Patrick Sullivan: Fiction, most of the time. I’m guessing “cards like Amulet of Safekeeping and Suncleanser” is a proxy for “artless, inelegant hackery that befuddles and disappoints novice players while stripping away any sense of discovery or nuance from more established players,” and I’ll answer as such.
Not all these designs are created the same—Suncleanser sort of reads like a Magic card, and Detection Tower has a story so sweet and evocative that I don’t lump it into the same camp, even though I’m guessing the design was motivated by its Constructed applications. Amulet of Safekeeping is an indefensible abomination. But I’d rather not narrow down on a single design here, and just talk about the general philosophy.
The most compelling case against doing these sorts of designs at rare is that they are wildly disappointing to large swaths of the player base. That’s true, and a major cost. Many players see the rare as the motivating reason to purchase and open a booster pack, and while not every rare can be exciting for everyone, something as bizarre, dissonant, and unappealing as a weird, indecipherable sideboard card grades about as low as anything can. Start doing that with any frequency, and the message is clear—”Don’t open booster packs.” That’s a very dangerous message to send.
While I acknowledge the very real risk of frequently putting these designs at rare, I think two arguments carry more weight. First, as stated above, not every rare is for everyone, and while a novice player may really enjoy opening Shivan Dragon for the first time, competitive players know that card isn’t close to sniffing Constructed these days and counts as a “miss” when opening packs. The same can cut in the other direction—it’s a miss for some players, but a hit for others, and as long as every demographic is served across the aggregate, it isn’t the worst for a small percentage of rares to be deeply unappealing to a certain demographic. If you’re making sets with the appropriate range of designs at rare, it’s unavoidable, in fact.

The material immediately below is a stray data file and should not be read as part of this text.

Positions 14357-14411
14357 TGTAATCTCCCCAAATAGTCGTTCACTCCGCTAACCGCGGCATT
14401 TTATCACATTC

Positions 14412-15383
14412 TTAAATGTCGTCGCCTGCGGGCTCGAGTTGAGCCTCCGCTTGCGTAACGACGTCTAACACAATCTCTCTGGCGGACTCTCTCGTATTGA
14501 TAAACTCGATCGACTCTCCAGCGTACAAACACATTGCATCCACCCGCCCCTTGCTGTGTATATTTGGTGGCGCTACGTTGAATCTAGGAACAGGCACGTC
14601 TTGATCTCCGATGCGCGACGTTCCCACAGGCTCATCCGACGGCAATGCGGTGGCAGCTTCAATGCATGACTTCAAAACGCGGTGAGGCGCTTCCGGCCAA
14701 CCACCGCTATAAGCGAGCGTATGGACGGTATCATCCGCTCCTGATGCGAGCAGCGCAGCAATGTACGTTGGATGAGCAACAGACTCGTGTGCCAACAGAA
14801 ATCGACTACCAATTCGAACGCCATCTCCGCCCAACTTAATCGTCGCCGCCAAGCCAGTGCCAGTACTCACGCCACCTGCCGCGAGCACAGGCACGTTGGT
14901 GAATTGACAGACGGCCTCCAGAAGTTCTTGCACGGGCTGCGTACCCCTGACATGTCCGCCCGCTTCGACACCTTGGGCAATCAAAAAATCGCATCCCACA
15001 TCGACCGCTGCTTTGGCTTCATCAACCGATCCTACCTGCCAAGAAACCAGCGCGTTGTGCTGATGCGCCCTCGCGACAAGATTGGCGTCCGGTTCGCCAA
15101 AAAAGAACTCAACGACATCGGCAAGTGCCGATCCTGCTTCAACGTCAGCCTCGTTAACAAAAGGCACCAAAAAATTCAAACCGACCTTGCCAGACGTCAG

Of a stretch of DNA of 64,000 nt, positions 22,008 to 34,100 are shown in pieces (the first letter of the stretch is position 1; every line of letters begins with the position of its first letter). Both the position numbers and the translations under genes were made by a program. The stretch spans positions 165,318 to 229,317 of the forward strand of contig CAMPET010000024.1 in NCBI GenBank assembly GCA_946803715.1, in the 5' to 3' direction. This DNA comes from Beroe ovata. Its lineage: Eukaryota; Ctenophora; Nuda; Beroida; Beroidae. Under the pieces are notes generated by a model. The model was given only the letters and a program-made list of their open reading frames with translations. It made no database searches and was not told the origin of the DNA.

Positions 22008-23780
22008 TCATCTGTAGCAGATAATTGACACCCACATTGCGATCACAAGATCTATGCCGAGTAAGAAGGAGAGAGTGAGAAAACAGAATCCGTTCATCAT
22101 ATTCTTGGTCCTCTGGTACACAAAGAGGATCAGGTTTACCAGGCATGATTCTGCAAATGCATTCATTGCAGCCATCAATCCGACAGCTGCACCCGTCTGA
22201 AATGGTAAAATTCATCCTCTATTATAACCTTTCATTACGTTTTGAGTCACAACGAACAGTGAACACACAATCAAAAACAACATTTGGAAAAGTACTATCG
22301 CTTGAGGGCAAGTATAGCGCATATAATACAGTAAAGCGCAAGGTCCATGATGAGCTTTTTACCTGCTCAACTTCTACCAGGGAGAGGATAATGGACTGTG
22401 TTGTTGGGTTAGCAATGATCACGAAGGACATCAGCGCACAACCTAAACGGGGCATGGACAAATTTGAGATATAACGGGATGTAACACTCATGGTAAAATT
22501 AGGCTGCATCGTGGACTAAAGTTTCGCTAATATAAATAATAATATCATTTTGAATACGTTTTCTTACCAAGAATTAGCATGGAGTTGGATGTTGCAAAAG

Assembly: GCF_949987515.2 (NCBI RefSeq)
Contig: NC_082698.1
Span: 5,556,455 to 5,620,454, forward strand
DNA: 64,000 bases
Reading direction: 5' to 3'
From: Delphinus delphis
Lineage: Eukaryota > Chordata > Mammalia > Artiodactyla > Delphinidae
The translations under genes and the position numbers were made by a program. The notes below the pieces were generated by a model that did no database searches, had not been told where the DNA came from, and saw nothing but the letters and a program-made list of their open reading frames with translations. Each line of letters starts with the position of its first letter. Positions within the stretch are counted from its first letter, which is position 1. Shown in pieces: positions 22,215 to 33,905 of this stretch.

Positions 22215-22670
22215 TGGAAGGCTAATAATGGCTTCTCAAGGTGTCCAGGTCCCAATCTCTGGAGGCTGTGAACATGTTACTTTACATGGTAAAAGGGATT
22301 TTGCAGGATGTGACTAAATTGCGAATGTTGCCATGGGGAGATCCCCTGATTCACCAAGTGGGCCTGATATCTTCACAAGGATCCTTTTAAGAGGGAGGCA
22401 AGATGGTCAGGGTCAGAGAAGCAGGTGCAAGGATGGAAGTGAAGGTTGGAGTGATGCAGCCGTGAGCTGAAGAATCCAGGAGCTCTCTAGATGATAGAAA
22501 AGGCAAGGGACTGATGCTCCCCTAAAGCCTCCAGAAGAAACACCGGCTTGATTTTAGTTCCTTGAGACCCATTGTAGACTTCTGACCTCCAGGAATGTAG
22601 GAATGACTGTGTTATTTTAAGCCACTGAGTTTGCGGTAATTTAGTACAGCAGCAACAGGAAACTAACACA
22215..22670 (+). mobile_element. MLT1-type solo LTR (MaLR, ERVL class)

Second, rarity is many things, including an ideological expression of what game events a player should expect to encounter frequently, and which should be infrequent. My sensibilities here run way more extreme than the current Magic design team—I generally think it’s a mistake to explicitly reference planeswalkers on commons like Vessel of Nascency, for example. Many of these types of cards reference strategies or interactions that occur irregularly across a random sample of all Magic games played (not just high-level Constructed). A hypothetical Grafdigger’s Cage at uncommon suggests to me that players are frequently playing spells and creatures out of their graveyard and deck, and there just aren’t a whole lot of Magic designs that facilitate that sort of thing.
I don’t think this is a question that is answered in absolute terms—it is more about volume, frequency, and the specific designs than anything else. The occasional Damping Sphere at uncommon might be a little strange, but it’s hard to argue it’s ruining anyone’s time. Amulet of Safekeeping would emit a low, long fart noise no matter what rarity you stuck it at. Wisdom and judgement matter. But I think these designs should typically land at rare, with infrequent and specific exceptions.
5. You’re excited about the return of Nicol Bolas in Core Set 2019.
Ari Lax: Fact. As I mentioned before, I like depth. Storywise, it felt like Nicol Bolas as portrayed in Hour of Devastation was hollow and uninteresting. Storywise, it seems like Core Set 2019 is setting out to give him a real pathos, and if it fails, it can’t be worse than the existing gap.
Nicol Bolas, the Ravager is also a pretty awesome card. There are only so many seven- or eight-mana ways to make Bolas. We get it: he wrecks all the stuff. The small-ball transform design is a great way to both change the scale of the card and keep it the same. It also feels like a measured approach to 2018 value-threat Magic, with immediate value but with the long-term runaway advantage tempered with a real cost.
Ryan Overturf: Fact. I’m already building a new Brawl deck. I’m pretty agnostic about most characters and don’t dance around the fact that I just like good Grixis cards. So… duh.
Patrick Sullivan: Fact. The Elder Dragon cycle in Legends inspired me during my teenage years, and I love the callback here. Nicol Bolas in particular feels like a character that is from a 1997 Dungeons & Dragons campaign, and I love a design that captures the epic feels of the old designs while being at a more modest mana cost. Making Nicol Bolas the only flip card in the set is an excellent way to prop up his status and make the design stand out.
I really, really, really wish so much of the power didn’t emerge from having a Ravenous Rats trigger tacked onto an awe-inspiring Dragon. I’m not confident this is the best design to have among the most powerful in Standard (not that I’m saying I’m predicting that outcome). But you’ve got to pick something to be good, and a Nicol Bolas that’s exciting, splashy, and provides Grixis decks an incentive to be more aggressive isn’t the worst roll of the dice.